In considering a possible transhumanist future where cybernetic implants and other enhancements must be designed for the use of billions of people, I worry about an associated slaughter -- that of all the animals that must be used as test subjects for the enhancements before they can be made to work. Considering that some modifications will surely involve replacing the limbs, organs, and just about every part of the body, and always be accompanied by the risk of immune rejection, it seems heartless to subject millions of test animals to excruciating death by torture.
This aspect of technological progress is almost never discussed by transhumanists, yet it is so important.
The situation gets even worse with the application of robotics. To meet the increased demand for the design and testing of implantable devices, what if vivariums (animal testing facilities) are greatly expanded and automated? That could make them even worse than they already are -- tiny sterile cages in overlit rooms with bleach-white walls. Today, just as many "environmentally conscious" people happily (but at comfortable removal) subject intelligent animals like pigs to inhumane treatment in the world's factory farms, "nice people" in the future will have no compunctions to condemning millions of animals to death by torture if it will help the next cybernetic implant get designed. Why?
In advocating for transhumanism, is one in fact also inadvertently advocating for the mass mutilation of innocent and defenseless animals, who belong out in the field, not in the laboratory torture chamber, where they never see the light of day?
To a certain degree, yes.
Is there another way? Thankfully so. In discussing this issue with George, he pointed me to a Times Online article titled, "Animal experiments could end in a generation". This is some of the best news I have ever heard. My father, who works at Genentech, tells me all about how vivariums for major biotech companies are often in out-of-the-way neighborhoods with a complete absence of signs identifying the owner or purpose. If what they are doing is ethical, then why do they have to hide it so conspicuously? From the Times article:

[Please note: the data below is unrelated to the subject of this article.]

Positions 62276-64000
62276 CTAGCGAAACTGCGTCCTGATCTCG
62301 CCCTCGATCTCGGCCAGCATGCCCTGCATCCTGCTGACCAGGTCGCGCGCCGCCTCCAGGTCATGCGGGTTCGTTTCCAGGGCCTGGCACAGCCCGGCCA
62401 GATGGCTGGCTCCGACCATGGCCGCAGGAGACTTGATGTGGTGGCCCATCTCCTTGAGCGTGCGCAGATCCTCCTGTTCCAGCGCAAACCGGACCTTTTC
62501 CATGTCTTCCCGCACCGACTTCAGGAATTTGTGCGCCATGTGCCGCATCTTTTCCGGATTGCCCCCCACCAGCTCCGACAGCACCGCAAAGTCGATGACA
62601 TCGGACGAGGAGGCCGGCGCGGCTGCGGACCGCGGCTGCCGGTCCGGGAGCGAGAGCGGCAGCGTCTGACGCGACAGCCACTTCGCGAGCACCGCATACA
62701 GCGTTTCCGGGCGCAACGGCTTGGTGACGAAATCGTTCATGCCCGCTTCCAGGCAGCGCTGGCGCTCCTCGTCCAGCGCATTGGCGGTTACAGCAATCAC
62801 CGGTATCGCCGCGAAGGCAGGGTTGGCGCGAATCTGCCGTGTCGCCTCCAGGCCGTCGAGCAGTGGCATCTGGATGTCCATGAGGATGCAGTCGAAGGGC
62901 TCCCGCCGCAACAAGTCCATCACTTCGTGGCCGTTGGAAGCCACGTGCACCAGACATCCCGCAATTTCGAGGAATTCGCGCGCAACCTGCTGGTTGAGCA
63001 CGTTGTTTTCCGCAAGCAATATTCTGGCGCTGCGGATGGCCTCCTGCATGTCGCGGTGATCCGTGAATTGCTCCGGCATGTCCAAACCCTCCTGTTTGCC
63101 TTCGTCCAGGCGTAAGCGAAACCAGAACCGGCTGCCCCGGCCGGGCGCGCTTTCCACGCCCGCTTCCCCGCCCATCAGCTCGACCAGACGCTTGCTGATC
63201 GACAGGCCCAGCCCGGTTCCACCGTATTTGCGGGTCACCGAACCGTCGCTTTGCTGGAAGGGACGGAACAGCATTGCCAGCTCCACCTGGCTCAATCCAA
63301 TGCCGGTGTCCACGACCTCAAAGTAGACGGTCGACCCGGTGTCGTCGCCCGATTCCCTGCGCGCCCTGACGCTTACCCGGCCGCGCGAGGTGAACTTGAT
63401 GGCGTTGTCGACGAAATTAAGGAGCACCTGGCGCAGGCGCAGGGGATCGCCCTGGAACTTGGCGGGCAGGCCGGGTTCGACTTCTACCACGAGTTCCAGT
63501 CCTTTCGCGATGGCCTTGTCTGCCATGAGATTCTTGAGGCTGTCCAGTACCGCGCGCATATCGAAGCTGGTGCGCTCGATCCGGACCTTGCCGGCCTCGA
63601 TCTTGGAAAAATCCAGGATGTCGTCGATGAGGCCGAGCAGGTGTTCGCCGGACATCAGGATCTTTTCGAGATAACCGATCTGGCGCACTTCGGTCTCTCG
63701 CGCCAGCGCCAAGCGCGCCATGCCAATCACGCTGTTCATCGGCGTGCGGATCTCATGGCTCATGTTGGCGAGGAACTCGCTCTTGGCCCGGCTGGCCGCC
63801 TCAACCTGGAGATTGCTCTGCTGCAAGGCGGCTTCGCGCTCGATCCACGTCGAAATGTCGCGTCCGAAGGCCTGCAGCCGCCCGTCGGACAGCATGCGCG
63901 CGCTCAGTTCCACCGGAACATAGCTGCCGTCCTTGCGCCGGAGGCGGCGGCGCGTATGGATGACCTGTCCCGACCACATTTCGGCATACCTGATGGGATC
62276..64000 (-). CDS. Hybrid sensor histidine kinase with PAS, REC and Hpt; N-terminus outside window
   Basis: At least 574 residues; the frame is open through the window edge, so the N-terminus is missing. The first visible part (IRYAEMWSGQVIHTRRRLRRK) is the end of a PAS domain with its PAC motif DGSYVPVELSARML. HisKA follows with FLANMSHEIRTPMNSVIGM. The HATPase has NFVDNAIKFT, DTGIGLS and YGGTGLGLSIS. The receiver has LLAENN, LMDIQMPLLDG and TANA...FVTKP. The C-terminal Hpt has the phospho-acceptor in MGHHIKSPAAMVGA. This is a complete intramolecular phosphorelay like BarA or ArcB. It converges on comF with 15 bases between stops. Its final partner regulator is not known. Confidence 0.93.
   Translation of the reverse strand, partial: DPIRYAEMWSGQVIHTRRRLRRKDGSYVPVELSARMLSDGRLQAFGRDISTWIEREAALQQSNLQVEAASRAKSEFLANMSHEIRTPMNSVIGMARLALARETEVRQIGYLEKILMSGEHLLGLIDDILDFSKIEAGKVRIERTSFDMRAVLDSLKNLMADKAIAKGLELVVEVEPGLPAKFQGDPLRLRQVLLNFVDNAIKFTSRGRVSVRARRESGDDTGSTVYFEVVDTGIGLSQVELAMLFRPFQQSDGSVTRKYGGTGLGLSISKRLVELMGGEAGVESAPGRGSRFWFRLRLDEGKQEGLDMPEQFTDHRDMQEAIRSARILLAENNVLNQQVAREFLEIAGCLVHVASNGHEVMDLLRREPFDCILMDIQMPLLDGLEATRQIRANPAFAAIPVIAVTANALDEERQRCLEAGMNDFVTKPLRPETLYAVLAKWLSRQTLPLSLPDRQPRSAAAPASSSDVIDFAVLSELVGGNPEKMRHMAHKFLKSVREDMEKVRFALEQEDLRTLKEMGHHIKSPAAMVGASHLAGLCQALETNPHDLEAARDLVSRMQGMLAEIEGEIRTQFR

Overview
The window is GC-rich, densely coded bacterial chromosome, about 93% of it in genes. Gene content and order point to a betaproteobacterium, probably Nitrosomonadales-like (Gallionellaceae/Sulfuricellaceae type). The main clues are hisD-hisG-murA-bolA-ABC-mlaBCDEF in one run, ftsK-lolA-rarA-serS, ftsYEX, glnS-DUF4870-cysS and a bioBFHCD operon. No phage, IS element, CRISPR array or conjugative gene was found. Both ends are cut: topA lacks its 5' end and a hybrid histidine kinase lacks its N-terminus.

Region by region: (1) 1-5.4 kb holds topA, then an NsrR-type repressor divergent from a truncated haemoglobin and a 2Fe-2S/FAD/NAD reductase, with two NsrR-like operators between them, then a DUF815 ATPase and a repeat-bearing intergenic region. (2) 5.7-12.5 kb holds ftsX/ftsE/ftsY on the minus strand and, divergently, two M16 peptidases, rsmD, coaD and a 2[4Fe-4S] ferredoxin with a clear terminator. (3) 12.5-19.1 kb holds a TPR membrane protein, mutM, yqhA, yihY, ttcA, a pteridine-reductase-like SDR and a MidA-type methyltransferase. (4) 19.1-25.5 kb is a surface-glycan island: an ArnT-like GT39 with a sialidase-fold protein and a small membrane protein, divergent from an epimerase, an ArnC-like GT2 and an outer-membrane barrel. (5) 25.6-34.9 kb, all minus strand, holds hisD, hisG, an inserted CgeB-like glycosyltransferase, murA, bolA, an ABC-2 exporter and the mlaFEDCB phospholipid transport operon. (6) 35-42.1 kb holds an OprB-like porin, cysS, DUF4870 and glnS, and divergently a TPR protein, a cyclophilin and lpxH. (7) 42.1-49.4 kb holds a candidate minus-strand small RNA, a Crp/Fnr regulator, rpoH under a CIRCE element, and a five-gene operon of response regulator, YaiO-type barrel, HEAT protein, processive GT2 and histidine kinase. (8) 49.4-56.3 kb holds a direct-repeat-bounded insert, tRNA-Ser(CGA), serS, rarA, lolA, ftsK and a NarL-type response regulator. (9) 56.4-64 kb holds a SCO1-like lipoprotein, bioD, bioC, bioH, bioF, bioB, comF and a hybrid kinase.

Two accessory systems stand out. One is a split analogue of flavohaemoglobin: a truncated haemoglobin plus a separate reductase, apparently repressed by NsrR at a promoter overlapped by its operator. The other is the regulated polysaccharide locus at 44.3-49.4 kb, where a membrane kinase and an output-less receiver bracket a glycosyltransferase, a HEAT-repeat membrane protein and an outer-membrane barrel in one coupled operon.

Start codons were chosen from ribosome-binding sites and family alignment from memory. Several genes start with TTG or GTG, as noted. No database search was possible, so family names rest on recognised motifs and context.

Can you imagine that, for many decades, the standard practice has been to administer toxicants directly to the lungs of test animals such as rabbits and rats? Although these animals may be dumber than humans, they clearly can feel pain, and much of the physiology in the brains of rabbits and rats is similar to human brains. It seems extremely likely to me that they have conscious experiences. We will have an opportunity to learn more about this when we can create brains at will and combine primitive brains with more advanced knowledge sets or intelligent agents that can reflect on the details of their mental experience.
The use of animal experiments could be replaced by research on “virtual human beings” and tests on banks of living cells within a generation, scientists say.
Computer modelling and advances in cell biology will allow researchers to assess new drugs far more precisely and without the involvement of animals. One innovation is the development of “micro-lungs” — lung cells extracted from transplant tissue, grown in a laboratory culture and then tested with drops of toxicants such as cosmetics to assess the response.
Michael's blog: Accelerating Future.